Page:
Proposed Improvements: While Booker did a good job thanking his supporters, it would have been nice to have a video highlighting specific supporters and giving more information in terms of what people have done to further your campaign. There also should have been more Facebook and Instagram posts offering gratitude; At least a post to acknowledge your Iowa staff (ok, I’m from Iowa – and may be a little biased…). It would be such a delight for a volunteer to be profiled on a candidate's page - let's make it happen. It will be shared!
Key Takeaways: Create multiple thank you posts. Highlight specific people/groups. Vary your thank yous for different platforms. Provide specific information on the # and amount of supporter help.
3. Make it personal
You may have given over all of your social media responsibilities to someone else. If you are fortunate, you are paying a specialist - but in reality, it is probably a volunteer or even a family member. Regardless, you, the candidate, need to create at least some posts. This is particularly true when you are winding down a campaign. Politicians have a choice - present solely a professional front or offer social media users a behind the scenes perspective. Frankly, voters already see plenty of professional you via traditional media; let us see the personal side. In truth, providing a personalized approach is something that needs to happen throughout a campaign – so how do you do it? First, simply talking directly into the camera is a good start. You also don’t need to film in a studio – images or video taken in your home or a supporter’s home will feel more natural and authentic. Use your phone camera like the rest of the world. Let us relate to you. Second, show the world the "normal" you. What do you look like in street clothes? without makeup? in your car? around your home? etc. What do you like to do for fun? What did you childhood look like? Awkward, throwback photos have a welcome home on Facebook and Instagram! Your social media account is there to give people an impression of you that don't always get through traditional media - give it to them. Third, social media is about relationships - use it to create and reinforce relationship with your voters. You need to respond, acknoweldge and honor your followers.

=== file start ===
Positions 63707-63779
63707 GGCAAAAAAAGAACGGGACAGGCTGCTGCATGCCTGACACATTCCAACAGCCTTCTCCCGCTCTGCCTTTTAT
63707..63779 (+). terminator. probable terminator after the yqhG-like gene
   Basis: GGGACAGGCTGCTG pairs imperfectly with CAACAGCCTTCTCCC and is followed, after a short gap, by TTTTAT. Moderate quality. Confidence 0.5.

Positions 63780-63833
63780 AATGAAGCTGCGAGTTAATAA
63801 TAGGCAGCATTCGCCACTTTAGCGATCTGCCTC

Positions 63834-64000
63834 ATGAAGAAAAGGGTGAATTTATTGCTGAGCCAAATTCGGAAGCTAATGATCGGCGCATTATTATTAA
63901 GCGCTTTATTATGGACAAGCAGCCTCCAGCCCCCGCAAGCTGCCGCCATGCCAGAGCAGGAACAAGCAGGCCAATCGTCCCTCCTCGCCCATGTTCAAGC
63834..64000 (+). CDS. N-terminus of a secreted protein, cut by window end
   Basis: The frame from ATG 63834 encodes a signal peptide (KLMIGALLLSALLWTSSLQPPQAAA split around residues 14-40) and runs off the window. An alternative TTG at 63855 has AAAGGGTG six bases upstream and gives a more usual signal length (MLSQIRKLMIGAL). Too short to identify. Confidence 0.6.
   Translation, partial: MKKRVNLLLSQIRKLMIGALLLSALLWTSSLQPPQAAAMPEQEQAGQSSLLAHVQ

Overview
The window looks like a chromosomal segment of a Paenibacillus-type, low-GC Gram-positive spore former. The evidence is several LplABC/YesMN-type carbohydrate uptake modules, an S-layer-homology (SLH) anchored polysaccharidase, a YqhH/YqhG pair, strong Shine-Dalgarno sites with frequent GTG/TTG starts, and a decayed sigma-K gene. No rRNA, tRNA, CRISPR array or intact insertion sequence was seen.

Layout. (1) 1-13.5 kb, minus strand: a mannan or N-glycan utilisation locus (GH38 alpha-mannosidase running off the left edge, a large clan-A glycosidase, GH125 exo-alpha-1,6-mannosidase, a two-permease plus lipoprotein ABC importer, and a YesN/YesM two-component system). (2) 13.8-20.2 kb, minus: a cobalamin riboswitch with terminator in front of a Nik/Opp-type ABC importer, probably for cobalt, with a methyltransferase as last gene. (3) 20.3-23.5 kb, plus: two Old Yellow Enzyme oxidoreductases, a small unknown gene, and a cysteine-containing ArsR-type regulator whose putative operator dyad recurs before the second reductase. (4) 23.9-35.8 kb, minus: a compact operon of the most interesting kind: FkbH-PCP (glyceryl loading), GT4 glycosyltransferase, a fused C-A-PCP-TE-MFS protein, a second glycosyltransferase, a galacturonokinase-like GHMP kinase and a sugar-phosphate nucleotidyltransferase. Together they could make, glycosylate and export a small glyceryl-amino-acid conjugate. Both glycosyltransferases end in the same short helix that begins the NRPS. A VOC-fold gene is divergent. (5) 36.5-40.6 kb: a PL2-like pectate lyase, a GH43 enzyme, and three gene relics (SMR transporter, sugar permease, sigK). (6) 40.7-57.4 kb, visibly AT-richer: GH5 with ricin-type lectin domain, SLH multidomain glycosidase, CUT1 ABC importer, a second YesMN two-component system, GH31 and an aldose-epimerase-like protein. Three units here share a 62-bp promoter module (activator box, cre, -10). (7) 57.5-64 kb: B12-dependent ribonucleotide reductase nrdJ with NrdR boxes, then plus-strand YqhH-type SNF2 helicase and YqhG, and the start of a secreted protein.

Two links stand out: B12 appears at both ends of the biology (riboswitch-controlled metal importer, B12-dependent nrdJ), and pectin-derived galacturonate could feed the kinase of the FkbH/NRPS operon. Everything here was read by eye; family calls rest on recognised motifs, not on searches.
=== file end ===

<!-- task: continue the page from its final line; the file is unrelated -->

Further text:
Regarding our candidates, Castro could have done a better job with personalization on Facebook. One notable exception is a portion of a video where Castro is formally endorsing Warren. While most of the video is a glossy showcase of how influential women were in Castro’s life – the portion where he appears to be in Warren’s kitchen is somewhat refreshing, but also contrived. It would have been better if the video was less produced. Booker also includes a portion of his video where he is talking directly to the camera from what appears to be a living room – yet, these are the only personalized messages within Facebook around the time of campaign suspension.
Instagram, by comparsion, is a deeper dive into Booker's personality and life. A number of his Instagram posts and Stories depict where he is eating and sometimes what he is eating (see below). He also acknowledges his girlfriend, Rosario Dawson, in numerous images. Instagram Stories are readily filmed with him talking into the camera and sometimes even singing. Lastly, he has opted to include inspirational quotes that presumingly mean something to him and are applicable to his current state of mind/campaign.
Castro does not frequently post on Instagram. Almost all of his posts or Stories have dealt with endorsing Warren. There was only a few Stories that offered a glimpse of what campaign office life looks like (i.e. white walls and posters) - but they offered no details that spoke to his personality.
Proposed Improvements: Booker may want to consider more "day in the life" posts and throwback pics - but overall does a good job personalizating his communication efforts. He does, however, need to include more personalized posts on Facebook. Castro simply needs more content across the board. Almost none of his posts reveal much about his non-professional side.